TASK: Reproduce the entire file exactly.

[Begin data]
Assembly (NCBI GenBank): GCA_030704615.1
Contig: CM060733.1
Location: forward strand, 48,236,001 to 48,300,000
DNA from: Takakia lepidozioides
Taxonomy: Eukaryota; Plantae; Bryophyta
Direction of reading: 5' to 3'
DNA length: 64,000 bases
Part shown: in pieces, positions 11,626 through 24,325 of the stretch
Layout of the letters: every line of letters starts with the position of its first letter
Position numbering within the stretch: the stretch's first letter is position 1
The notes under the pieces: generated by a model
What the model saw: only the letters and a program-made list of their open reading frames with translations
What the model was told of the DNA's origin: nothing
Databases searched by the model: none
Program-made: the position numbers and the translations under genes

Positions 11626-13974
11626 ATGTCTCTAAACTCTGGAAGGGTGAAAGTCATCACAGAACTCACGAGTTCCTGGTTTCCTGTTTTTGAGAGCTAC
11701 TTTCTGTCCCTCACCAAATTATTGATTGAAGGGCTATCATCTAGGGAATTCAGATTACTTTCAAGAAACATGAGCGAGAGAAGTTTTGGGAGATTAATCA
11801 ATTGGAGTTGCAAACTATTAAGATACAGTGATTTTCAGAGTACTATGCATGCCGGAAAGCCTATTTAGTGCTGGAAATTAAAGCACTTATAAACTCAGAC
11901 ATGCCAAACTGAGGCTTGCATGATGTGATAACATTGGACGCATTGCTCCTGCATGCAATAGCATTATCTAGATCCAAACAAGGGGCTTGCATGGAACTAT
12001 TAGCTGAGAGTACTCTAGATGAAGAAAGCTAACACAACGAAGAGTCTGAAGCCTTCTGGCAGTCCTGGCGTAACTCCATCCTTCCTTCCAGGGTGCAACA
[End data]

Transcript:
Assembly (NCBI GenBank): GCA_030704615.1
Contig: CM060733.1
Location: forward strand, 48,236,001 to 48,300,000
DNA from: Takakia lepidozioides
Taxonomy: Eukaryota; Plantae; Bryophyta
Direction of reading: 5' to 3'
DNA length: 64,000 bases
Part shown: in pieces, positions 11,626 through 24,325 of the stretch
Layout of the letters: every line of letters starts with the position of its first letter
Position numbering within the stretch: the stretch's first letter is position 1
The notes under the pieces: generated by a model
What the model saw: only the letters and a program-made list of their open reading frames with translations
What the model was told of the DNA's origin: nothing
Databases searched by the model: none
Program-made: the position numbers and the translations under genes

Positions 11626-13974
11626 ATGTCTCTAAACTCTGGAAGGGTGAAAGTCATCACAGAACTCACGAGTTCCTGGTTTCCTGTTTTTGAGAGCTAC
11701 TTTCTGTCCCTCACCAAATTATTGATTGAAGGGCTATCATCTAGGGAATTCAGATTACTTTCAAGAAACATGAGCGAGAGAAGTTTTGGGAGATTAATCA
11801 ATTGGAGTTGCAAACTATTAAGATACAGTGATTTTCAGAGTACTATGCATGCCGGAAAGCCTATTTAGTGCTGGAAATTAAAGCACTTATAAACTCAGAC
11901 ATGCCAAACTGAGGCTTGCATGATGTGATAACATTGGACGCATTGCTCCTGCATGCAATAGCATTATCTAGATCCAAACAAGGGGCTTGCATGGAACTAT
12001 TAGCTGAGAGTACTCTAGATGAAGAAAGCTAACACAACGAAGAGTCTGAAGCCTTCTGGCAGTCCTGGCGTAACTCCATCCTTCCTTCCAGGGTGCAACA